I’m in Key West and I can’t find the sea. I have a rudimentary map, issued with the bed and breakfast place I’m staying, and according to the map there’s a historic marina and boardwalk and it’s also clear that the land part of Key West ends where the sea begins. I figure a place called Key West must be a good place to see a sunset and I can see the sun is beginning its descent in the sky. But I can’t find the sea, although I can smell it. I’ve been to the historic marina and boardwalk and while the city of boats does float on what is clearly the sea, this is not what I want. I want the sea to the horizon, the sea where a fish might jump, a pelican might dive and even a dolphin might frolic past. I do not want this forest of masts. And the marina faces east – no sunset. Still, not wanting to miss anything historic, I half jog, half walk along the boardwalk, past empty restaurants and fishing tackle shops and T-shirt kiosks and charter boat offerings. At the end of the boardwalk, I’m facing the setting sun. Surely if I just walk towards the sun, I will arrive at the sea?
I cross car parks and streets, I duck into plazas and malls, getting closer to the sun, but the sea is completely obscured by tourist trappery. There’s a big plaza area with small benches, most facing inwards so folks can watch street performers – jugglers and escape artists and a man who is threatening the crowd with a torch and pouring kerosene in a big square on the ground. He’s not getting any takers. There’s a cruise ship, Holland America’s Veendam, which I assume must be floating on the sea, but it’s huge and there’s no way to see around its hull. I do try, I walk to the bow but I can’t get close enough to peek through the triangle made by the rake of the ship’s bow and the pier. I ask a man in a charter boat place where I can go to see the sea and he gestures to the plaza with the performers – “Sunset celebrations,” he says.
“But you can’t see the sea,” I object. “There are too many people and shops and the cruise ship.”
Blasted tourists, I can see him thinking. Can’t please ‘em. Now they want the sea!? What next!
“Try the Westin,” he says, typing on his computer, clearly uninterested in anyone in Key West wanting to see the sea at sunset, as opposed to a man who appears to be threatening to set himself on fire.
I find the Westin Hotel. By now, the sun is nearing the horizon. I’m sure they’re not going to let me into the Westin, it’ll be like a Jamaican all-inclusive hotel with a security guard and a barrier. But there is a path beside the hotel and the sign only asks that you not ride your bicycle to the pier and there, finally, is the beaten plate of the sea and the sun just beginning to disappear behind a bank of cloud. People are gathered on the pier, taking photographs. I find a bench and sit next to a woman, who is soon joined by another woman and they both begin to complain about the way the railings are spoiling their view and their photographs. The sun sinks into the bank of cloud and suddenly the sunset is over – there are no wisps of colour left in the sky. No pelican dives, no fish jumps, certainly no dolphin arcs through the water. The people leave and you can see they’ve been disappointed by the entertainment. The sun, sea and sky as commodity. Perhaps folks will want a refund.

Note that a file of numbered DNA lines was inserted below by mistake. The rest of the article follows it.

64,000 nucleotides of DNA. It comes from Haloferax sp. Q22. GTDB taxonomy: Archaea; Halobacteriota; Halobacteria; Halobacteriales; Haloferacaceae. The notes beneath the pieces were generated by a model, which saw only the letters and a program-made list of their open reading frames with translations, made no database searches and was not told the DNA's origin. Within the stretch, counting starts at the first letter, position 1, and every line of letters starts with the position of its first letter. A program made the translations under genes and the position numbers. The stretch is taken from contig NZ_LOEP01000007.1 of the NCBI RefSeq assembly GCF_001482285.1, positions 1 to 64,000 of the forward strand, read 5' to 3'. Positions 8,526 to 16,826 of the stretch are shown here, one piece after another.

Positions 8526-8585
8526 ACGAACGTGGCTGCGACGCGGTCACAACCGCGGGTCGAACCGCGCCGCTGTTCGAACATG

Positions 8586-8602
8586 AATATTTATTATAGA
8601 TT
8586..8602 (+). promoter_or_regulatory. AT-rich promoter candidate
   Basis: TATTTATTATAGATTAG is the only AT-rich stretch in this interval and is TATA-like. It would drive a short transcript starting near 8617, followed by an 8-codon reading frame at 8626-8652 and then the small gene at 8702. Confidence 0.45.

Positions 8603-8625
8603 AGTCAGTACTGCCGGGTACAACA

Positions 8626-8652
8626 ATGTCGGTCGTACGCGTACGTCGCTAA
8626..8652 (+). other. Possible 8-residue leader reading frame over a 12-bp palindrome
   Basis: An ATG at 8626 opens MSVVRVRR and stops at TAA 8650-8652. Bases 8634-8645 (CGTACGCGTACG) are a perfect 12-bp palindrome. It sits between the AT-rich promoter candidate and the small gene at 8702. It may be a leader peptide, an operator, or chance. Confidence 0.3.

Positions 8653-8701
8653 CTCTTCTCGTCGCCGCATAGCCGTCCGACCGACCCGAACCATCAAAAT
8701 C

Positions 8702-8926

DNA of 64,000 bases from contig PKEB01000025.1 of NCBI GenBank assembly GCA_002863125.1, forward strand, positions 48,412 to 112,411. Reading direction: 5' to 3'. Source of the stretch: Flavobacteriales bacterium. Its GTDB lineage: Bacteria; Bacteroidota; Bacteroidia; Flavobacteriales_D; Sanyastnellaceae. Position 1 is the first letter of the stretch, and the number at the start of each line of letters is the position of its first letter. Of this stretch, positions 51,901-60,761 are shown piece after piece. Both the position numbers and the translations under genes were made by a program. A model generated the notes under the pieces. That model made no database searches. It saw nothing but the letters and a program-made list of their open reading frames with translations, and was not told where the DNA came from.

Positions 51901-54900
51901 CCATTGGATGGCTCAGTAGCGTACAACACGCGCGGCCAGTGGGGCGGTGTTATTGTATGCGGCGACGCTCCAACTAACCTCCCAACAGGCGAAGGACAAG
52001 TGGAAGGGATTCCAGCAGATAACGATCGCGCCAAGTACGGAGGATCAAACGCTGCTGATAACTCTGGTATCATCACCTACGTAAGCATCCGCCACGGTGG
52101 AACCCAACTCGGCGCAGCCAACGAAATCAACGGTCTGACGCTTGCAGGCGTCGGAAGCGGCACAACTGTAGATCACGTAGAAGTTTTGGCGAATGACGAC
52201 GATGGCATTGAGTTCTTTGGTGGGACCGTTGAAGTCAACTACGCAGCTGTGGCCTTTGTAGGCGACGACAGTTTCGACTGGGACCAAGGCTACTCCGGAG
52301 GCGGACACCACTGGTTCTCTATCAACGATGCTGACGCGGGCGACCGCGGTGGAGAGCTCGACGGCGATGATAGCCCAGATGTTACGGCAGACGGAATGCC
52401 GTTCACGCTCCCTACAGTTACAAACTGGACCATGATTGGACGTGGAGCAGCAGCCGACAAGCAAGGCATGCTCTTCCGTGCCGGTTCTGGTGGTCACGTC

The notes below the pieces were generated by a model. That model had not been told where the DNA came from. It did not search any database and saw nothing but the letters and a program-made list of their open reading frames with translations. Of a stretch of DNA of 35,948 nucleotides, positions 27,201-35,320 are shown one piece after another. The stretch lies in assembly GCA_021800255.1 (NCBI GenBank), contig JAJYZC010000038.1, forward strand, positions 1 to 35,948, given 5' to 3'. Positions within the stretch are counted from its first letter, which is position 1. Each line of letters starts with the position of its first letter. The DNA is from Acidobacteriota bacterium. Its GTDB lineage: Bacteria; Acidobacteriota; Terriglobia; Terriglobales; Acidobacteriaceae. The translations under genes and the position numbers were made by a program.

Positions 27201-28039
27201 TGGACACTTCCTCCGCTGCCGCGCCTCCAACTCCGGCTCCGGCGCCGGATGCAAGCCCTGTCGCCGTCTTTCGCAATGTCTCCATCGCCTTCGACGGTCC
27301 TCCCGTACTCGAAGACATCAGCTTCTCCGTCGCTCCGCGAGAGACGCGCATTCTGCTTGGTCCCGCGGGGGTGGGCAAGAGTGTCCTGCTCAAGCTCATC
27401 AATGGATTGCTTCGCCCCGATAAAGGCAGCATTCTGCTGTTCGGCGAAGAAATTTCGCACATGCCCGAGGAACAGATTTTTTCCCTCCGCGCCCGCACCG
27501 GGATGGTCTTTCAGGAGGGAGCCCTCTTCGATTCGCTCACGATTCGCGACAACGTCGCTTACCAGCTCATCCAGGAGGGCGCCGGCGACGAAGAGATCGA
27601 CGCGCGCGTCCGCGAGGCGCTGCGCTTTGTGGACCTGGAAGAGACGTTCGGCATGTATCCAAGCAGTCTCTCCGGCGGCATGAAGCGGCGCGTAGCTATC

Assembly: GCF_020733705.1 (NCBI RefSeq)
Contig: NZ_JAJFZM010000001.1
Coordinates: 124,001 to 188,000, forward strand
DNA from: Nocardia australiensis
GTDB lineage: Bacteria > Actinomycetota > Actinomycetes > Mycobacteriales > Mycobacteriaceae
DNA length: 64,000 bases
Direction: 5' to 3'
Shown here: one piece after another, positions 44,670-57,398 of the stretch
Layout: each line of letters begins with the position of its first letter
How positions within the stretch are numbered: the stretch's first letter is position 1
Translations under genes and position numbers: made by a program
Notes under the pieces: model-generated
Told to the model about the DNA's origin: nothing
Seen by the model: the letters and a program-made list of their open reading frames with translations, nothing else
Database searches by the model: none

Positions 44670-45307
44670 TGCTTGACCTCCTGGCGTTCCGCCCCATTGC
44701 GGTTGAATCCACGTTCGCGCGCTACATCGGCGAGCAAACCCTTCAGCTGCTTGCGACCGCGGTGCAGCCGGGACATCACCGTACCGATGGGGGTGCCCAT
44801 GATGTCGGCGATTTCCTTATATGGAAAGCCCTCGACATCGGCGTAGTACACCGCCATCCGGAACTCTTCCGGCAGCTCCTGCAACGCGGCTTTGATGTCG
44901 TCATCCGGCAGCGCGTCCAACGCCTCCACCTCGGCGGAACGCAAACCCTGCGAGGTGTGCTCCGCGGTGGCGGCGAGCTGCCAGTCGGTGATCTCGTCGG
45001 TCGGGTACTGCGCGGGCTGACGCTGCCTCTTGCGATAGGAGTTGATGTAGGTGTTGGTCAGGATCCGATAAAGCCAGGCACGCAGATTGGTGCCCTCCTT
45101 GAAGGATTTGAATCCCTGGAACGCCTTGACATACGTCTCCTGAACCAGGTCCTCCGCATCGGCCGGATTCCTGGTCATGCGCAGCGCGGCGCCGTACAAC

You really have to wonder about tourism. Flying here, deserted islands seemed to float in the air, so calm and shallow was the sea beneath. The sunset was a wide swath in the darkening sky. I was flying to Key West – where Earnest Hemingway and Tennessee Williams hung out, a tropical island right at the end of US 1, a place where the residents have to leave when hurricanes threaten. Somewhere different.
A big sign at the airport proclaimed arrival at the Conch Republic –naturally, I wondered about the health of their conch stocks. The smell of the sea was strong and although it was dark, I was sure the sea would be ever present. But it was tourist kitsch and Americana that were everywhere – men making coconut palm hats, sellers of personalized seashells, coconut carvings of the faces of monkeys, ankle bracelets and toe rings, Banana Republic and Starbucks, and a guided locomotive drawn tram car, full of bored looking older people wearing visors and baseball caps. I had come to the Nowhere In Particular Warm Tourist Destination.
I ate overpriced, half cooked conch fritters in a dark restaurant, staffed by youngsters distracted by their new work schedule. Did you see we have to work Saturday AND Sunday? they asked each other. I walked back to my town house – the only place I’ve ever encountered with a window air conditioner in the tiny bathroom. Fresh air is not tolerated indoors – and although large signs proclaim this to be a green hotel and I was given a cloth bag on check in – all the air conditioners and many of the lights are left on all day in empty rooms by the cleaning staff.
What I like about Key West – the old, wooden houses, their railings bleached in the sun, the chickens in the streets, the big trees, the patches of sand in gardens telling the hard-to-see truth about this place, the absence of traffic jams, the sunshine. I have a free day on Thursday – perhaps with a car, I might find a place where I can see the sea, and perhaps even walk into it, to find the promise of those floating islands I saw from the air.